In his well-known essay “Founding Mothers, Stepsisters,” Dan Miron argues that the emergence of poetry by women in Hebrew in the 1920s was made possible by “a revolutionary recognition of the legitimacy of poverty.” But Goldberg, at least, was a poet of restraint, not poverty. Such restraint is brought into especially sharp relief in Goldberg’s later work, as in this untitled poem:
The hills today are like shadows of hills
and the silence like an echo of silence.
Today I set out on my way
and the sound of my steps is not heard.
Today I set out on my way
and the sound of my steps is not heard.
The poem evokes the sense of life slipping away. We can hear the echo of silence in the second stanza’s repetition of the preceding lines, but what is more difficult to capture in English are the echoes that permeate this poem in the Hebrew. As Back points out, “The aural image of silence echoing itself, or of silence being an echo of silence, is beautifully accentuated in the Hebrew through the doubled dalet in hed demamah” and in the “Hebrew word for silence—demamah . . . itself composed of the repeated/echoing mah syllable.” (The poem’s biblical resonances—in vocabulary and syntax—also defy easy translation, even by a translator as skilled as Back.)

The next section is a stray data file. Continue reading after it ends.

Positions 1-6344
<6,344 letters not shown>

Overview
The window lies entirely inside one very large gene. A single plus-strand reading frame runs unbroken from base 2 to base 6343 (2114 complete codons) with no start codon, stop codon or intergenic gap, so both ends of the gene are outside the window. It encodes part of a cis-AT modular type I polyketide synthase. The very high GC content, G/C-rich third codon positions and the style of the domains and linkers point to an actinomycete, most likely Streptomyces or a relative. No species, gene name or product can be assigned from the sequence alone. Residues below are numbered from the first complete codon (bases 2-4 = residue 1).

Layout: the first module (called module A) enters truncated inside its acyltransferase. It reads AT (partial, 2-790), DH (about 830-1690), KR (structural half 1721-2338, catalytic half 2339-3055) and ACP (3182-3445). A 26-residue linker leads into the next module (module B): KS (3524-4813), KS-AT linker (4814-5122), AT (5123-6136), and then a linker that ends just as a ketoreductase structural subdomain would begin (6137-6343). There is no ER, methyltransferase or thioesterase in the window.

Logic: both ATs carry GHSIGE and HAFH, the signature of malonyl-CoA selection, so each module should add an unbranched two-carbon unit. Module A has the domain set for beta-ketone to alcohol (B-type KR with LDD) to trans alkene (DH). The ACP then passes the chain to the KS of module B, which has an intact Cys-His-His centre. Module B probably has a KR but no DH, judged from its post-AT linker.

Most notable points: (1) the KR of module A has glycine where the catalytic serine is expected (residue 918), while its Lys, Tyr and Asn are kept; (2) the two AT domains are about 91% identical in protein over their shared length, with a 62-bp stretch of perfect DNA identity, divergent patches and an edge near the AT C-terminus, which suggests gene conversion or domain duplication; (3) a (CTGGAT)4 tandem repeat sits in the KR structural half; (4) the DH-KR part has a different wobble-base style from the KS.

Back’s own literary skill is evident in her meticulous rendering of these poems and the careful consideration she gives to her translation decisions is articulated in her introduction and notes. On her decision to insert the word “are” in the first line of the poem cited here, for instance, Back explains that “the oddity of the line without it far exceeded the effect of absence rendered in the Hebrew original.”